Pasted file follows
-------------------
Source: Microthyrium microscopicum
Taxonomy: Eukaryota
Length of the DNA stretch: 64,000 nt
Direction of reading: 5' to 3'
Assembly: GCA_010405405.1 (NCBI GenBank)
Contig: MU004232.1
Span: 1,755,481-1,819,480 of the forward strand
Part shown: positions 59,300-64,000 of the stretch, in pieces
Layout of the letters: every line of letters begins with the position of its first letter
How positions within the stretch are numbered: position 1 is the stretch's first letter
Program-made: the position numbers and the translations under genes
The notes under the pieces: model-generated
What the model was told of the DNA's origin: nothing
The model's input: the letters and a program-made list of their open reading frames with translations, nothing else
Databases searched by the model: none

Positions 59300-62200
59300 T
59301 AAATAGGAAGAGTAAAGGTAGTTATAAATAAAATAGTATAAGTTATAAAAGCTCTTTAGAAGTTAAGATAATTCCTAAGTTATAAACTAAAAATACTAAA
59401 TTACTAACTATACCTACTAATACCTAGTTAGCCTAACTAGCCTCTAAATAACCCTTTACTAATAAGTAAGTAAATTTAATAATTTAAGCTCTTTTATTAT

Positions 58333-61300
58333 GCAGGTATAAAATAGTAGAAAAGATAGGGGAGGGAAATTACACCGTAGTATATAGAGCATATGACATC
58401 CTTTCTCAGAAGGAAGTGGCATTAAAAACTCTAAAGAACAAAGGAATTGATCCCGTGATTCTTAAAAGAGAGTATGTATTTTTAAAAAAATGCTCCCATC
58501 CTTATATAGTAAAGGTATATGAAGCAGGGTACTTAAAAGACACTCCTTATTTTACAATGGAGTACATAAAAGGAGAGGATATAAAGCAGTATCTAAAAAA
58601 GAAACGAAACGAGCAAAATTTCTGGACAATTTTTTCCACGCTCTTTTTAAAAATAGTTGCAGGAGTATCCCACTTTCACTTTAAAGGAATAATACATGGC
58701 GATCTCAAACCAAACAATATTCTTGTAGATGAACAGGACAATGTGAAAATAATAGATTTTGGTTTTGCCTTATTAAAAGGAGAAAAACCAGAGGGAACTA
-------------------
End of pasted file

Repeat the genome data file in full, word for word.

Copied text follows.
Source: Microthyrium microscopicum
Taxonomy: Eukaryota
Length of the DNA stretch: 64,000 nt
Direction of reading: 5' to 3'
Assembly: GCA_010405405.1 (NCBI GenBank)
Contig: MU004232.1
Span: 1,755,481-1,819,480 of the forward strand
Part shown: positions 59,300-64,000 of the stretch, in pieces
Layout of the letters: every line of letters begins with the position of its first letter
How positions within the stretch are numbered: position 1 is the stretch's first letter
Program-made: the position numbers and the translations under genes
The notes under the pieces: model-generated
What the model was told of the DNA's origin: nothing
The model's input: the letters and a program-made list of their open reading frames with translations, nothing else
Databases searched by the model: none

Positions 59300-62200
59300 T
59301 AAATAGGAAGAGTAAAGGTAGTTATAAATAAAATAGTATAAGTTATAAAAGCTCTTTAGAAGTTAAGATAATTCCTAAGTTATAAACTAAAAATACTAAA
59401 TTACTAACTATACCTACTAATACCTAGTTAGCCTAACTAGCCTCTAAATAACCCTTTACTAATAAGTAAGTAAATTTAATAATTTAAGCTCTTTTATTAT

Positions 58333-61300
58333 GCAGGTATAAAATAGTAGAAAAGATAGGGGAGGGAAATTACACCGTAGTATATAGAGCATATGACATC
58401 CTTTCTCAGAAGGAAGTGGCATTAAAAACTCTAAAGAACAAAGGAATTGATCCCGTGATTCTTAAAAGAGAGTATGTATTTTTAAAAAAATGCTCCCATC
58501 CTTATATAGTAAAGGTATATGAAGCAGGGTACTTAAAAGACACTCCTTATTTTACAATGGAGTACATAAAAGGAGAGGATATAAAGCAGTATCTAAAAAA
58601 GAAACGAAACGAGCAAAATTTCTGGACAATTTTTTCCACGCTCTTTTTAAAAATAGTTGCAGGAGTATCCCACTTTCACTTTAAAGGAATAATACATGGC
58701 GATCTCAAACCAAACAATATTCTTGTAGATGAACAGGACAATGTGAAAATAATAGATTTTGGTTTTGCCTTATTAAAAGGAGAAAAACCAGAGGGAACTA